Actelion Pharm., Ltd. v. Matal, No. 2017-1238, (Fed. Cir. Feb. 6, 2018) (Before Lourie, O’Malley, and Wallach, J.) (Opinion for the court, Lourie, J.).
The Federal Circuit affirmed a district court decision granting summary judgment in favor of the Patent and Trademark Office regarding Actelion’s patent term adjustment.
Under 35 U.S.C. § 154, patent terms can be adjusted to account for undue delays in examination caused by the PTO. The issue on appeal was whether the PTO erred when making its patent term adjustment calculation for Actelion’s patent.
Actelion filed an international patent application under the Patent Cooperation Treaty on July 16, 2009. To enter the “national stage” and begin examination in the United States, applicants must satisfy 35 U.S.C. § 371, which requires paying a fee and providing a copy of the application, an inventor’s oath, and any claim amendments. Once these requirements have been met, the applicant can then expressly request that national stage examination begin early under § 371(f). Otherwise, examination will begin 30 months from filing of the international application, which in this case was January 16, 2012, which was also Martin Luther King, Jr. Day, a federal holiday.
Actelion filed its national stage application on January 12, 2012, four days prior to the 30-month date. The submission included a preliminary amendment, which stated that “[Actelion] earnestly solicits early examination and allowance.” However, in accompanying paperwork, Actelion did not check the box stating: “This is an express request to begin national examination procedures.” The PTO found that Actelion had not expressly requested early examination, and it began examination on January 17, 2012 (30 months from Actelion’s international filing date including the federal holiday).
On February 5, 2014, the PTO issued an Issue Notification for U.S. Patent 8,658,675, granting 41 days of PTA, which related to delay during the period from March 16, 2013 to April 26, 2013. The ‘675 patent thereafter was issued on February 25, 2014, bearing a notice of 41 PTA days.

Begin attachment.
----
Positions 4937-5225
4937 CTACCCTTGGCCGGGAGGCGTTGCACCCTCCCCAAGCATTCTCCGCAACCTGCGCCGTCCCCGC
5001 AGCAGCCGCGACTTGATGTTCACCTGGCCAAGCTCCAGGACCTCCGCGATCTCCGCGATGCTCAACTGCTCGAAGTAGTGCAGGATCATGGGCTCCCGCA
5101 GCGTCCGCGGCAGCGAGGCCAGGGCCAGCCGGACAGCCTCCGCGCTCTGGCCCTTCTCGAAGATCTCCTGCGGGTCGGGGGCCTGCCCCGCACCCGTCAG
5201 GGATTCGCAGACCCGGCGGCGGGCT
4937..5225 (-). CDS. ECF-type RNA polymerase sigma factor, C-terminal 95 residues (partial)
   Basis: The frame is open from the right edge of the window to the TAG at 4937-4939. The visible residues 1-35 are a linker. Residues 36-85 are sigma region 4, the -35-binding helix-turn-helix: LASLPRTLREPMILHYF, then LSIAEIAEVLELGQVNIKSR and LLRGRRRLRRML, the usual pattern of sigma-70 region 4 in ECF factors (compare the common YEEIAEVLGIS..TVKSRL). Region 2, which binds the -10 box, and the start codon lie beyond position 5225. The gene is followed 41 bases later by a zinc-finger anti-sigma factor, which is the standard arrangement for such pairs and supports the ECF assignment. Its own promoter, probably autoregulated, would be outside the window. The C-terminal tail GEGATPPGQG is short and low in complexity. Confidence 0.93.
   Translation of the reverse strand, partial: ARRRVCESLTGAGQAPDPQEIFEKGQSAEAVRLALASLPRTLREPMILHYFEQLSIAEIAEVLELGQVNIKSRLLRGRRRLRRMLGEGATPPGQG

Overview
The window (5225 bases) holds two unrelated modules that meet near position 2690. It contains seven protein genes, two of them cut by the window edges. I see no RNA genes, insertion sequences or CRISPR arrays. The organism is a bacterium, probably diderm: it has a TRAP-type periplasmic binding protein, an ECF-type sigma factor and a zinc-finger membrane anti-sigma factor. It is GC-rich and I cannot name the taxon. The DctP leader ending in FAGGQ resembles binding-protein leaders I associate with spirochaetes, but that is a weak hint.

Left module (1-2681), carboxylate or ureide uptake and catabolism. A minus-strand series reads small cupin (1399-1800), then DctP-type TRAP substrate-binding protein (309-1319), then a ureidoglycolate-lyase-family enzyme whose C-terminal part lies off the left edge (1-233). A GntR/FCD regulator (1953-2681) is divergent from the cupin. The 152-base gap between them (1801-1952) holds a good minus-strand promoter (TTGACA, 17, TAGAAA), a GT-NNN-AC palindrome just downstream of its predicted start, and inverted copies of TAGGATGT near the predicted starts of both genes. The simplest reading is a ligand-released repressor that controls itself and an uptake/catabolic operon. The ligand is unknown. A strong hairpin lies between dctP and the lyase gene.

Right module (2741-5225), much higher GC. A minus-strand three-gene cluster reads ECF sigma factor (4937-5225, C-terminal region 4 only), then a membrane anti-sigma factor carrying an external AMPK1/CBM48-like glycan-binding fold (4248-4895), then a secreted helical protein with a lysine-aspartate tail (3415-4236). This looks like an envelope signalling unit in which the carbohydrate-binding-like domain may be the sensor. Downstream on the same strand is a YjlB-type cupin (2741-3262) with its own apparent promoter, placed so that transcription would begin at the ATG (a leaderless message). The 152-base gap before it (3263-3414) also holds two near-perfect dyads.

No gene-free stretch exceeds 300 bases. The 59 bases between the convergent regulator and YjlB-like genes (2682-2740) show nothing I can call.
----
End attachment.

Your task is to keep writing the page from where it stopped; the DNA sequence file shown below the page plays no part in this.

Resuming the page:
In July 2014, Actelion requested recalculation of Patent Term Adjustment for the ‘675 patent. In September 2014, the PTO recalculated the PTA for the ‘675 patent, reducing it to 40 days, encompassing the period from March 17, 2013 to April 26, 2013.
In effect, the PTO granted Patent Term Adjustment based on the January 17, 2012 entry into examination as of thirty months after the filing of the PTC application. Actelion argued that the adjustment should have been based on its national stage filing date, January 12, 2012, or at least the 30-month commencement date, not counting the federal holiday.
Actelion filed suit against the PTO, arguing for 45 days of PTA, or in the alternative at least 41 days (which would not take into account the federal holiday on January 17, 2012). The district court affirmed the PTO’s calculation, and Actelion appealed.
The Federal Circuit found that Actelion was required to make an express request to commence early national stage examination. Actelion’s statement “earnestly soliciting early examination,” which made no reference to § 371(f), the PCT, or the national stage, combined with failure to check the box expressly requesting early examination, was an “inconsistent or ambivalent request.” While Actelion was not required to check any boxes, it was still required to make its intentions clear. Thus, the district court did not err in affirming the PTO’s finding that Actelion failed to make an express request for early examination. The Federal Circuit also found no error in the PTO’s determination that the national stage commenced on January 17, 2012, the next workday after a 30-month date that fell on a federal holiday. The PTO’s determination of the patent term adjustment was not in error.
Applicants must expressly state that they wish to begin early examination procedures in the national stage, otherwise examination will begin 30 months from international filing; application language such as “Applicant earnestly solicits early examination” is insufficient to form an express request.
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